A Great Neck-based developer is seeking tax abatements from Nassau County economic development officials so it will be able to restore an empty former warehouse in Long Beach’s North Park section, but some residents are already voicing concern about increased traffic in the area and whether the project would bring new jobs.
Additionally, Richard Kessel, chairman of Nassau County’s Industrial Development Agency, which will decide on the tax breaks, said late last week that Long Beach officials and community members must be in accord with the project before the agency will put its stamp on the plan.
Dan Deegan, the attorney for the developer, Silverrock Development LLC, said that an introductory meeting took place on Tuesday with Long Beach city officials to discuss the project.
On Wednesday, John McNally, a spokesman for the city, said, “We aired our concerns” about traffic and other issues related to the project. “We told them to keep us posted as they went along.”
The IDA is an agency charged with drawing businesses to Nassau County to promote tax revenue and economic prosperity. Its board of directors has the authority to use tax breaks and payments in lieu of taxes in order to entice businesses to come to the county.
The IDA has drawn criticism from some Nassau residents, who have said the agency should not offer tax breaks to large developers, such as the $25 million, 25-year tax abatement it gave two years ago to Garden City-based Engel Burman, which is developing the Superblock in Long Beach. The project is expected to bring hundreds of condominiums and rental units to what was once six acres of empty lots just off the oceanfront.
The IDA argues that the tax breaks encourage developers, which ultimately brings increased tax revenue and jobs to county municipalities.
Silverrock, which has not yet purchased the 75,000-square-foot building at 750 Park Place, in the largely Black and low-income North Park section, hopes to refurbish and renovate the 30-year-old facility and continue its use as a “warehouse/logistical operation site,” according to papers filed with the IDA. The papers describe the facility as having “easy access to JFK Airport.”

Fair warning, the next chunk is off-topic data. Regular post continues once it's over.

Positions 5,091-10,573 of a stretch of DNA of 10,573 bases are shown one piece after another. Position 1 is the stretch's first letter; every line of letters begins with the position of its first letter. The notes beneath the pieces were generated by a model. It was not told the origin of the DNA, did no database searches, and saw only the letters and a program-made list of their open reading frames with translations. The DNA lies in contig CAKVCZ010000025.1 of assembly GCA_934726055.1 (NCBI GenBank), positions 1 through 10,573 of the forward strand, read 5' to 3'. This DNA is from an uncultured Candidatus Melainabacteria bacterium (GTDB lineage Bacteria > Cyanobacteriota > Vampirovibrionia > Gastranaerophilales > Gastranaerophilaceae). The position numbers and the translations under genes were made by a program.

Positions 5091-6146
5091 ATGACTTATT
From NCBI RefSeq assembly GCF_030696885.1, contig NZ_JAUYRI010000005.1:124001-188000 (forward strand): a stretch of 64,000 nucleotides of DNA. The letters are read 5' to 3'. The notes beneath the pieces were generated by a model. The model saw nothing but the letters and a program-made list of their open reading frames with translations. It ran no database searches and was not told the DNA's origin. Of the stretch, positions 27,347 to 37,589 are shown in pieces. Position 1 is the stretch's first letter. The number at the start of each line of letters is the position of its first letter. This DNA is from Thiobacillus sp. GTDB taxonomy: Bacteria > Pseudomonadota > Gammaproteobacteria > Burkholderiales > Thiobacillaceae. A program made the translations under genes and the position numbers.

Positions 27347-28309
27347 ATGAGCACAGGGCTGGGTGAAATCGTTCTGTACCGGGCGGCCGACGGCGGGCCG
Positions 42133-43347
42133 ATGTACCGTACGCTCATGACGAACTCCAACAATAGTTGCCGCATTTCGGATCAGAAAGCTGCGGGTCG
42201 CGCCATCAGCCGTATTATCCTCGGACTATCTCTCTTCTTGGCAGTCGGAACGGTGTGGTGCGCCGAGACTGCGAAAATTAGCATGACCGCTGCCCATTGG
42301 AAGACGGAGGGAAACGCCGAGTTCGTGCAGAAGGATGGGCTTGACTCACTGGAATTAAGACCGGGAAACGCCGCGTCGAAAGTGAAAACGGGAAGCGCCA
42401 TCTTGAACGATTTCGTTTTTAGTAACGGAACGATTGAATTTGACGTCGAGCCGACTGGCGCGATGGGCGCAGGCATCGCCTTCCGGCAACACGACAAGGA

The building is in an area that is zoned for industrial use.
The building had been occupied by Chem-Ex, which used it as a warehouse for pharmaceutical products. Chem-Ex moved to Uniondale a few years ago, and since then the building has been vacant.
In its filings, Silverrock said it had not yet identified a tenant for the building. The developer said the project would not be “economically viable without financial assistance.”
If the project does not go forward, Silverrock stated, “The site, currently configured for Pharmaceutical Logistics, would remain underutilized for the foreseeable future, negatively impacting the economic development of Long Beach.”
The IDA held a hearing two weeks ago on the project, but made no decision on it. Last week, Kessel made clear that the approval of both the city and the North Park community were essential if the project is to move forward.
“Our policy has always been that we do not approve projects the local community does not want,” Kessel said. “The developer has to go back to the local municipality.” He acknowledged that he was aware of local concerns about potential excessive truck traffic in the immediate area.
The Long Beach City Council, Kessel said, need not officially approve the project, but, he added, he wanted to get a sense of which members would be in favor of it.
“There’s got to be local support,” Kessel said. “Our judgment now is that there isn’t local support.”
James Hodge, a North Park community leader and the former board chairman of the Martin Luther King Center, said he was concerned about trucks, traffic, and whether the project would bring jobs. “It’s not just the city” the developers must meet with, Hodge said. “It’s also the community.”
Hodge and others expressed concern the trucks would run through a number of North Park streets.
Deegan said he was anxious to meet with city officials and community members. “The building is vacant now,” he said. “It’s ugly,” and needs renovation. He maintained that the use of delivery trucks would be limited, and said, “We want to see jobs come back” to the community.
Silverrock stated in its filings that if the project receives the tax abatements, renovation would begin in March, and would probably take 18 to 24 months. First use of the updated building would be expected at the beginning of 2025.